It is anticipated that Tokyo 2020 will claim this mantle. In the UK, Channel 4 will provide more than 300 hours of Paralympic coverage, the most ever by a UK broadcaster.

That said, media coverage, in terms of quality and quantity, still lags behind the Olympics. Paralympians have often been portrayed in passive rather than active poses, with a focus on the impairment rather than the athlete’s sporting ability. Hosting the Games may increase the amount and quality of coverage in the host nation. This is not always replicated for competitors from other nations.

The modern Paralympics are unrecognisable from the last time Tokyo hosted the Games, in 1964. But with this growth have come challenges. How can the Paralympic movement ensure a robust and trusted classification system fair to all impairment groups it represents? Is the Paralympics’ stated mission at odds with the current trajectory of the event?

Ultimately, should athletes with impairments cease to be known as Paralympians and simply be Olympians, part of an inclusive Olympics? Resolving these issues may yet create another paradigm shift in the makeup of the Paralympic Games.


This article is republished from The Conversation under a Creative Commons license. The Conversation is a nonprofit organization working for the public good through fact and research based journalism.
The Conversation

Supreme Court Delivers a Victory for Student Athletes Against the NCAA.

More free-market principles may soon find their way into college sports.

BY Hannah Cox - August 23, 2021

This article was originally published by the  Foundation for Economic Education

Two-thirds of Americans now say they believe student athletes should be able to profit off their names and likeness. And 51 percent of those go even further, stating that they should be paid for their labor above the cost of free tuition and board.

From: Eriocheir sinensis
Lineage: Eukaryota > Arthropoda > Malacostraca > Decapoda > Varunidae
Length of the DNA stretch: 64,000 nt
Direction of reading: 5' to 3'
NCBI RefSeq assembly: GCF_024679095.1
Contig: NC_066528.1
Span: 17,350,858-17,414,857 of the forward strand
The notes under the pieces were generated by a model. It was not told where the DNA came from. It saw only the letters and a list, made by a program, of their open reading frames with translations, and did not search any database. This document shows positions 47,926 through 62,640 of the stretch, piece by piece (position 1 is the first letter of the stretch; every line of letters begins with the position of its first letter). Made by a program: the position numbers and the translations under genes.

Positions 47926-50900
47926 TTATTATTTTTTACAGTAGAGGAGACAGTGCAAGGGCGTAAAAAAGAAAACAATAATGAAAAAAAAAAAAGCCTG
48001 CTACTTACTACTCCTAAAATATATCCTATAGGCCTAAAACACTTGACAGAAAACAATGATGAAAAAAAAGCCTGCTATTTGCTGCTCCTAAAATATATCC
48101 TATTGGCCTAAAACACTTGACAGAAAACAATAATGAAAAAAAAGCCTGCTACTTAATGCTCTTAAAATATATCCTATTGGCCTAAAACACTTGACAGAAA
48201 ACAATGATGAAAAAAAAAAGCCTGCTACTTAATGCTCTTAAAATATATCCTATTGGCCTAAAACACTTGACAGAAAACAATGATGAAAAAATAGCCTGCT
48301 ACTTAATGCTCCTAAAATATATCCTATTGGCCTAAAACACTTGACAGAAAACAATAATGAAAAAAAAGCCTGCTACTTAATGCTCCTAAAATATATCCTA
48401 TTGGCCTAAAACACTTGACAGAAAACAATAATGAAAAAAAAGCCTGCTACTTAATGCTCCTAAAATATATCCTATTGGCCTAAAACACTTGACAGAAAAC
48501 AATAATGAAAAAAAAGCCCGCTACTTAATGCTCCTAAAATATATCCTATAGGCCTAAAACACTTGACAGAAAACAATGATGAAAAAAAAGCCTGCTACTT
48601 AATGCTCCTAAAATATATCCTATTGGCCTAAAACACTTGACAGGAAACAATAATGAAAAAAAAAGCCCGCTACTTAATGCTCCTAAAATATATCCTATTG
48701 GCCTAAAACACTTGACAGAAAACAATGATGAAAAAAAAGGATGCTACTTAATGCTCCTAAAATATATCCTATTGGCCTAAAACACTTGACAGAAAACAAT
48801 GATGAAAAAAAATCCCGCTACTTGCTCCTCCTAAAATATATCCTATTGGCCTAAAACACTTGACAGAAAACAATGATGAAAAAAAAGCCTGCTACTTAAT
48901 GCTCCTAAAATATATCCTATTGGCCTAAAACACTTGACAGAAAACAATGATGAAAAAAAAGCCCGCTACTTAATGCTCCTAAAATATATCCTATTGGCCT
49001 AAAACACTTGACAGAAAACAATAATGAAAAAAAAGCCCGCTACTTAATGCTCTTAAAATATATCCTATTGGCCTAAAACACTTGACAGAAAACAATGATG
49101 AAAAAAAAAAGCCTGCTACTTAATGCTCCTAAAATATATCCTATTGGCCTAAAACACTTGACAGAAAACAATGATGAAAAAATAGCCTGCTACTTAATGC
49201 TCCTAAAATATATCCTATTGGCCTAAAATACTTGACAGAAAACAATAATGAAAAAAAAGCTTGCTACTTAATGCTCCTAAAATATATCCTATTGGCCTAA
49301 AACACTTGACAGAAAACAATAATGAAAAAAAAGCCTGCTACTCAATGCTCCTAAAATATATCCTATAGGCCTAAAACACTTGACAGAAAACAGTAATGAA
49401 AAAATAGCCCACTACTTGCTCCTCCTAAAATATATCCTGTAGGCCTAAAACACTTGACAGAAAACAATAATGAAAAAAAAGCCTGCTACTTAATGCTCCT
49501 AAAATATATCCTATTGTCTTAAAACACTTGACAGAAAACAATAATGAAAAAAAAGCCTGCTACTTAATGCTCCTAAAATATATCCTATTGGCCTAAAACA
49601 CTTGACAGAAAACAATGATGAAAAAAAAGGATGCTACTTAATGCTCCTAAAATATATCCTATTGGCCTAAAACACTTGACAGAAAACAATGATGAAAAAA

But schools have been slow to respond, and rules by the National Collegiate Athletic Association (NCAA) have a lot to do with that. The NCAA prohibits schools from competing for student talent by offering better benefits — a rule that the US Supreme Court unanimously struck down this week.

While the case was not broad enough to address issues surrounding student pay and compensation, the justices did rule that the NCAA must allow schools to recruit athletes by offering additional benefits tied to their education.

What does that look like? Scholarships for graduate or vocational programs, technology equipment, study abroad programs, internships, and at times, small cash rewards for those who excel in the classroom.

The move follows a wave of laws at the state level that are poised to allow student athletes to make endorsement deals, and comes as the top athletic conferences and schools within them are preparing to meet to handle such developments.

“Traditions alone cannot justify the NCAA’s decision to build a massive money-raising enterprise on the backs of student athletes who are not fairly compensated,”

Justice Neil Gorsuch wrote the majority opinion in the decision, and in it he noted that, as The Wall Street Journal reported, “while the NCAA is entitled to some leeway to administer the college-sports landscape, that didn’t mean the association enjoyed de facto immunity from the Sherman Act, the central federal law barring anticompetitive conduct…”

But Justice Brett Kavanaugh signaled there could be more legal problems for the NCAA ahead, writing in a concurring opinion that the remaining rules limiting compensation “raise serious questions under the antitrust laws.”

“Traditions alone cannot justify the NCAA’s decision to build a massive money-raising enterprise on the backs of student athletes who are not fairly compensated,” Justice Kavanaugh wrote. “Nowhere else in America can businesses get away with agreeing not to pay their workers a fair market rate on the theory that their product is defined by not paying their workers a fair market rate.”

Though the current ruling does not go as far as many wish it to, it could, as the Journal explains, “have a wide impact because it dealt a considerable legal blow to the NCAA’s ability to use amateurism as a shield against efforts by athletes to share in the successes of a multibillion-dollar industry built on their labor.”